Mihailovich, as a colonel in the Yugoslav Army, refused to surrender after the capitulation of his country, and arrived on Ravna Gora in central Serbia on May 11, 1941 and began preparing the nation for guerrilla war. By contrast, Tito and his Partisans were nowhere to be found at this point due to the pact between Stalin and Hitler, which made Nazis and Communists mutual oppressors in many parts of Europe. When Hitler turned on his fellow tyrant Stalin on June 22 1941, only then did Tito leave Belgrade and his gracious Nazi hosts. This took place a full 42 days since “Cica” Draza as he became affectionately known by his countrymen, arrived at Ravna Gora and 64 days since the end of the April War.
It also must be said that by the time the Communistс took to the field, many Serb communities had already formed Chetnik detachments to fight for their very lives against the murderous Croatian Ustashi. Mihailovich had already sent officers, men and what little material he had into Bosnia to repel the bloodthirsty Ustasha, while Communist party members stayed low. More often than not the Communists even assisted the Ustasha by assassinating prominent Serb leaders, so as to prevent any non-communist resistance groups from taking root.
Following this she claims Mihailovich “took a narrow minded view of war at large”. Not only is this statement ignorant it also seems to be intentionally deceptive. This quote could effortlessly be discredited in many ways, however I only need to quote a British SOE officer who was assigned to Mihailovich’s headquarters on Ravna Gora who personally witnessed many Chetnik anti-Axis operations, Brigadier Charles D. Armstrong.
Regarding Mihailovich’s view of the war Armstrong wrote, “Ours, a short time policy with requests for action to help in the defeat of the Germans as quickly as possible. The General on the other hand knew the Allies would win the war and taking a long term view of the problems was concerned as the best way he could conserve his forces in order to be able to win the peace”. Brigadier Armstrong then explains the motivation for Mihailovich’s strategy, “The Germans, demoniac psychologists that they are, were inflicting fearful retribution on the population”. In short his policy was to save innocent Serbian lives by not entering in needless attacks on the German occupiers for little or no military or strategic gain.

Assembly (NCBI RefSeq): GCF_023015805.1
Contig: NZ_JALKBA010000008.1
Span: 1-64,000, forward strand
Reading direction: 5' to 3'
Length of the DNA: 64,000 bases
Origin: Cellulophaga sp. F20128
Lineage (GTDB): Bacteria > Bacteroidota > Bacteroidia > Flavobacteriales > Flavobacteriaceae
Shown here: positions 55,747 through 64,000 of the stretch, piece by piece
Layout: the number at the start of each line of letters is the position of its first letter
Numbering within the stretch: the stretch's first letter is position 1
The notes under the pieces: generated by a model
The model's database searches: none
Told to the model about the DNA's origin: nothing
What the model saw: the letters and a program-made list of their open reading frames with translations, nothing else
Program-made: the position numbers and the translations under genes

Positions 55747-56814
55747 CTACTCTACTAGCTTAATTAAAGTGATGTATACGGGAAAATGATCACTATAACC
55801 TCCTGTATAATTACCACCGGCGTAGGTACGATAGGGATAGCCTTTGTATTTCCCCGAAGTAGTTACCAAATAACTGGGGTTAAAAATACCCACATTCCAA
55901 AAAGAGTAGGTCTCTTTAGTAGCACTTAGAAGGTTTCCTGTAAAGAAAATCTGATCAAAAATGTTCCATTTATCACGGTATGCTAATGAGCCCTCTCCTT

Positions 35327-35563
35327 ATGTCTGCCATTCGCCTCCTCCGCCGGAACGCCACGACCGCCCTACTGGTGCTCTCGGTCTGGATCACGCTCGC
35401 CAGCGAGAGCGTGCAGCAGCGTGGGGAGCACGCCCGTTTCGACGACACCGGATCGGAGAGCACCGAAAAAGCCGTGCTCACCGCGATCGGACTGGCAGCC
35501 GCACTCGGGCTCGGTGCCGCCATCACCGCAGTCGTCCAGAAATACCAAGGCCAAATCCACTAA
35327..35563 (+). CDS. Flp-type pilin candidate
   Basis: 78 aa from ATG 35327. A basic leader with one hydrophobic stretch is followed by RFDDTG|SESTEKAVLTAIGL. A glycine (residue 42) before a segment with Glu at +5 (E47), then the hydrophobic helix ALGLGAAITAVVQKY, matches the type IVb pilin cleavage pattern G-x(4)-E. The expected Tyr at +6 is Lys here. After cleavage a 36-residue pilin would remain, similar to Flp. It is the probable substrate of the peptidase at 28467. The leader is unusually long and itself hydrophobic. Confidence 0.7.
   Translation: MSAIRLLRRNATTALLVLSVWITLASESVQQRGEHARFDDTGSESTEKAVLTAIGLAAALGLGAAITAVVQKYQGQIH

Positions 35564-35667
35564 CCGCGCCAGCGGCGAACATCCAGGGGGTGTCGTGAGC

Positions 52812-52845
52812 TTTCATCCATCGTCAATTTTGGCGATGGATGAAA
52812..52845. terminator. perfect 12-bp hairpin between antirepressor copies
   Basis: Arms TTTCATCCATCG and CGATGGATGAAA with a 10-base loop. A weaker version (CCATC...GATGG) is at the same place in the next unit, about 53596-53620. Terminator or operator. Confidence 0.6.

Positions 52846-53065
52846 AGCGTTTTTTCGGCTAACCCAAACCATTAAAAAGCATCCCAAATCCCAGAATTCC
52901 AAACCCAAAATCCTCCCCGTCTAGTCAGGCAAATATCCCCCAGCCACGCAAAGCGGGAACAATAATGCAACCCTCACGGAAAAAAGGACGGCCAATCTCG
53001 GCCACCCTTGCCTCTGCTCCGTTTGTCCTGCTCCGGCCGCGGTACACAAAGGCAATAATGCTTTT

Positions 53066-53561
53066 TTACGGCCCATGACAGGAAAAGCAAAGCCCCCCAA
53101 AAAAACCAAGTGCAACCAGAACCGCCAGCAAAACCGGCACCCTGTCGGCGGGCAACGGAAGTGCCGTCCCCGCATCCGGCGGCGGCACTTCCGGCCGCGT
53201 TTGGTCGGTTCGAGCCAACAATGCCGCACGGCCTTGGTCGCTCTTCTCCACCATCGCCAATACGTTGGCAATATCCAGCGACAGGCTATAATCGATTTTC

All that being said, General Mihailovich did launch yearly offensive operations against the Axis. The best know action took place on October 5, 1943 when the railway bridge at Visegrad was blown. Over 2500 Chetniks assaulted the bridge, which was defended by a mixed battalion of Germans and Croatian Home-guards. This offensive was witnessed by an Allied mission including British SOE and American OSS operatives. The list of anti-Axis operations is long, however not the aim of this book report.
From here there is little point in refuting Nina’s other claims against the Chetnik movement. I have made my argument showing the total disregard for historical accuracy by Nina Bunjevac. Sadly, without further background reading the casual reader in Canada and other nations would likely be unaware of these facts. Though no fault of their own, it should be the responsibility of the author to provide accurate information for her readers. At a minimum, the author could have been impartial in portraying this conflict, but somehow I think that wouldn’t support her narrative.
In conclusion, without previous awareness of the facts of what really transpired in WWII Yugoslavia, I could not recommend this book. I can only hope that one day Nina will use her talent for a good, accurate and truly open-minded understanding of the past which influences our present, and her father’s past. I also pray that the perpetuation of Tito’s flawed legacy and tiresome Communist propaganda will cease.
On this day, the Resurrection of our Lord Jesus Christ.
April 12, 2015
(Serbain Newspaper, Chicago, June 2015)